11 Articles
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Medium 9781475824483

Using Technology in Schools to Enhance Student Performance

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Using Technology in Schools to

Enhance Student Performance

Elizabeth McCallum

Ara J. Schmitt

Guest Editors

E

ducators charged with ensuring that all students meet state achievement standards are increasingly exploring avenues of scientifically supported intervention. Given the broad range of student abilities within classrooms and the limited instructional time and resources available to teachers, it is a challenge to meet the unique curricular needs of each child. Instructional practices that allow teachers to most effectively and efficiently educate all students prove to be invaluable educational resources. One manner of meeting these demands is to incorporate technology within instructional practices and interventions. Research indicates that technology can be used to help students acquire new academic competencies and to remediate existing academic skill deficits (Heward, 1994; MacArthur & Hall, 2009;

Wepner & Bowes, 2004). When effective for individual students, technology may not only assist them in increasing their achievement but can also foster self-regulated learning strategies.

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Medium 9781475824483

Reading Pen Decoding and Vocabulary Accommodations: Impact on Student Comprehension Accuracy and Rate

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Reading Pen Decoding and

Vocabulary Accommodations:

Impact on Student

Comprehension Accuracy and Rate

Ara J. Schmitt

Elizabeth McCallum

Danielle Rubinic

Renee O. Hawkins

ABSTRACT: This study investigated the effects of reading pen assistive technology on the comprehension accuracy and rate of students with identified reading disabilities.

An alternating-treatments design was implemented to compare the effects of (1) a decoding accommodation, (2) concurrent decoding and vocabulary accommodations, and (3) a no-accommodation control condition on the comprehension of three high school students when provided grade-level reading passages. Results indicate that student comprehension accuracy and rate were often negatively affected by use of reading pen accommodations. Of the three conditions, poorest student performance was present when both reading pen accommodations (i.e., decoding and vocabulary) were available for use. Discussion explores reasons for this unexpected finding and emphasizes the importance of evaluating the effectiveness of specific accommodations with individual students.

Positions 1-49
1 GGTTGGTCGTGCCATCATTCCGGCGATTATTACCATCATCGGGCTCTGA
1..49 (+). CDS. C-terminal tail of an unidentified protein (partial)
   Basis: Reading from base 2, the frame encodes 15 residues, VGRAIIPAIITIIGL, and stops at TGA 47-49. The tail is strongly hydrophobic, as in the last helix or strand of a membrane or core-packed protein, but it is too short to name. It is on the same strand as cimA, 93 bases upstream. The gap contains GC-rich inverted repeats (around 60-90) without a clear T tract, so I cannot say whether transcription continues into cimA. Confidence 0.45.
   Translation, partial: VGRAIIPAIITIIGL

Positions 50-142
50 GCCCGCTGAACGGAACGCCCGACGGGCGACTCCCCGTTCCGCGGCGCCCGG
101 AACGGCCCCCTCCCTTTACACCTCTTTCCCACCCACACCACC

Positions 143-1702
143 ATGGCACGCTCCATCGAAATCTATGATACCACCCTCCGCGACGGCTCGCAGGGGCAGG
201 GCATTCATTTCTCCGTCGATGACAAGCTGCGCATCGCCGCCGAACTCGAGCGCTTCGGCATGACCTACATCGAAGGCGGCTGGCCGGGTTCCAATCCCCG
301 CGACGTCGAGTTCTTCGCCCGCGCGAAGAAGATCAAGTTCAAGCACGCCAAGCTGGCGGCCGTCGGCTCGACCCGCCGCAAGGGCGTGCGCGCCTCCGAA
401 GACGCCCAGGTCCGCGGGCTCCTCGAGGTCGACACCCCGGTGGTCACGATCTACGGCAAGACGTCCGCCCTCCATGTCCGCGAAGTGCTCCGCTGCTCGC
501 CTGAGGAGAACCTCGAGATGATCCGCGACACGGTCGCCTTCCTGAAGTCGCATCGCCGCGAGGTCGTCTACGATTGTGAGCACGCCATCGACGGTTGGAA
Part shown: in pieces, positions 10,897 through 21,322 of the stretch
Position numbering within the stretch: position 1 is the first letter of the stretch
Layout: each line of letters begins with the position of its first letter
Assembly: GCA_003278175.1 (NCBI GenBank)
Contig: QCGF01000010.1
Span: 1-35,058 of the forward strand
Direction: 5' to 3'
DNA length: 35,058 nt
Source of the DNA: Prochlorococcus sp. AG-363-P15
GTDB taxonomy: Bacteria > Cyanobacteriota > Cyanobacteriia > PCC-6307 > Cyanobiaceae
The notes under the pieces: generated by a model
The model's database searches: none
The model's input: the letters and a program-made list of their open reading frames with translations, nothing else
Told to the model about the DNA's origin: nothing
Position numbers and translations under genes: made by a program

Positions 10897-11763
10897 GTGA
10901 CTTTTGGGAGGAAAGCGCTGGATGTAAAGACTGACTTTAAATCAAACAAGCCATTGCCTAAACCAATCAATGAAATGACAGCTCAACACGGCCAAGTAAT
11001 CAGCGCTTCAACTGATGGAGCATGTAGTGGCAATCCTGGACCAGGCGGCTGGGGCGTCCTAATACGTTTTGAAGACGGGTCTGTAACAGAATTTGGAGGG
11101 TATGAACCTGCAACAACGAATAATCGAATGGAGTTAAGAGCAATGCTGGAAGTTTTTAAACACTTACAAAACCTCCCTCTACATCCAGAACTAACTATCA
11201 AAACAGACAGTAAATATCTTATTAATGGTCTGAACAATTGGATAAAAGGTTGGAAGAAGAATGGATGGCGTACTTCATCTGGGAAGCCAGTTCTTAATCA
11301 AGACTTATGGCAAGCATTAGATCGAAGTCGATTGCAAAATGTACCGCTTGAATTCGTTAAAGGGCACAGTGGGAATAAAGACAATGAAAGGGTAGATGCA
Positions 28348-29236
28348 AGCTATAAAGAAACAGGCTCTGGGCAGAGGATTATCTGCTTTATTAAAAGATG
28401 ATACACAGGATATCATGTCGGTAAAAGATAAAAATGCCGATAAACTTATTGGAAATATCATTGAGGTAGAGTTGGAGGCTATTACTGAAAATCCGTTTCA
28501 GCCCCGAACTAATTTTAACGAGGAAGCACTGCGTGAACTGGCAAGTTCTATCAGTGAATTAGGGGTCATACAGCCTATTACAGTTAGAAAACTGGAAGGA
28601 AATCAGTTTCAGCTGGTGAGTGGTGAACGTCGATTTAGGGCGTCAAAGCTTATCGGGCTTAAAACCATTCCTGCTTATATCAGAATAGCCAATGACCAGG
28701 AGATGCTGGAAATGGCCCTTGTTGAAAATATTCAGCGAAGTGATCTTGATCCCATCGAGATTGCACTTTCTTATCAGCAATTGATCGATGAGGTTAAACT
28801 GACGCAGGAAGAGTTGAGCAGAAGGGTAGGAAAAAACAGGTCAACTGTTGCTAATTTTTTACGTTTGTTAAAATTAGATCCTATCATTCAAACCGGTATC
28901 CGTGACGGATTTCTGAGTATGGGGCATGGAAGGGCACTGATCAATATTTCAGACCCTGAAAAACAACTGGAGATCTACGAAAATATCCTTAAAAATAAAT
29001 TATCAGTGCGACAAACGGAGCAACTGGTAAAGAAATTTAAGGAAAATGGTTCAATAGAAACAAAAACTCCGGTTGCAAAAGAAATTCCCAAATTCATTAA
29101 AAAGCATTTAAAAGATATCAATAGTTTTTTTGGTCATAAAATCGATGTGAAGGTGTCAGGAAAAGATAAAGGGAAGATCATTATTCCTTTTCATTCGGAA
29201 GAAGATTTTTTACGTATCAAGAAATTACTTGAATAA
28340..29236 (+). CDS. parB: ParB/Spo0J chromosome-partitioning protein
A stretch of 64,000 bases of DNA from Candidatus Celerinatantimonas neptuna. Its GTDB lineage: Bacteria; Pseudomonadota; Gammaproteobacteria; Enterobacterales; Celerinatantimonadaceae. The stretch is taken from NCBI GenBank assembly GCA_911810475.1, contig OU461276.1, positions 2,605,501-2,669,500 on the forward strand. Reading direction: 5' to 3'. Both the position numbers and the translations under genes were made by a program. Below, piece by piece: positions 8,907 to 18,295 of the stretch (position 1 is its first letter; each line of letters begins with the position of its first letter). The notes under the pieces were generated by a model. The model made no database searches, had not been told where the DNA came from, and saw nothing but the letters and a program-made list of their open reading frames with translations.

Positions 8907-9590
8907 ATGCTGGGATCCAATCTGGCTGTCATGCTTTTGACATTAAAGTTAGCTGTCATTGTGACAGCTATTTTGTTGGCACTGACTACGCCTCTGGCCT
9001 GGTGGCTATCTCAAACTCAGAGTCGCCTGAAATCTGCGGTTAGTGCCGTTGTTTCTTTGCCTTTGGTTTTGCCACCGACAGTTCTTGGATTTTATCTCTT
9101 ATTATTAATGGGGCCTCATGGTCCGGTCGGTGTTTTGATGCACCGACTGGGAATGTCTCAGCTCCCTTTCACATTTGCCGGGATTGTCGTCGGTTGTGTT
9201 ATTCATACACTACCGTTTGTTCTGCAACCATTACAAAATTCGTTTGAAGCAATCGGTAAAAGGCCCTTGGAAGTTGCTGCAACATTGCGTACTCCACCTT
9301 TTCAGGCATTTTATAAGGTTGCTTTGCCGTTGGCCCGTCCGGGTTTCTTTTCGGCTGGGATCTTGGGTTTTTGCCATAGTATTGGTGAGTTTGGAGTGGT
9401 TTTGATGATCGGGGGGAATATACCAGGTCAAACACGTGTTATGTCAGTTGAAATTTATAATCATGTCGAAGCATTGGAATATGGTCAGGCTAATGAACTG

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Adding Listening Previewing to Decrease Reading Errors During Peer Tutoring and Increase Reading Fluency and Comprehension

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Adding Listening Previewing to Decrease Reading Errors

During Peer Tutoring and

Increase Reading Fluency and Comprehension

Renee O. Hawkins

Elizabeth McCallum

Shannon McGuire

Elizabeth Barkley

Laura Berry

Jennifer Hailley

ABSTRACT: The effects of a peer-mediated repeated-readings condition (PRR) were compared to the effects of the same peer tutoring condition with the addition of a listening-previewing component (PRR + LP) on reading fluency, comprehension, and reading errors during tutoring. An alternating-treatments design was used to compare the effects of the two interventions and a silent reading control condition for six fourth-grade students. Results indicated that both PRR conditions resulted in higher levels of oral reading fluency and comprehension than the control condition. Of the two peer tutoring conditions, the PRR + LP condition resulted in greater reading fluency and comprehension scores and fewer errors during tutoring. Discussion focuses on the benefits of using technology to incorporate LP as part of tutoring programs.

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Medium 9781475824483

Enhancing Sight Word Reading in Second-Grade Students Using a Computer-Based Sight Word Reading System

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Enhancing Sight Word Reading in Second-Grade Students Using a Computer-Based Sight Word

Reading System

Angela N. Hilton-Prillhart

Michael B. Hopkins

Christopher H. Skinner

Sara McCane-Bowling

ABSTRACT: The effectiveness of a computer-based sight word reading intervention was evaluated using a multiple-baseline design across three second-grade students: one English-language learner, one student with attention-deficit/hyperactivity disorder, and one general education student. All students were receiving responseto-intervention services to remedy reading skill deficits and had difficulty reading primer and first-grade Dolche words. After a computer-based intervention was applied in conjunction with a self-monitoring procedure, all three students made rapid and steady gains in sight word reading. Discussion focuses on how educators can use simple computer programs to develop procedures designed to enhance students’ sight word reading accuracy, as well as directions for future research.

THE PROBLEM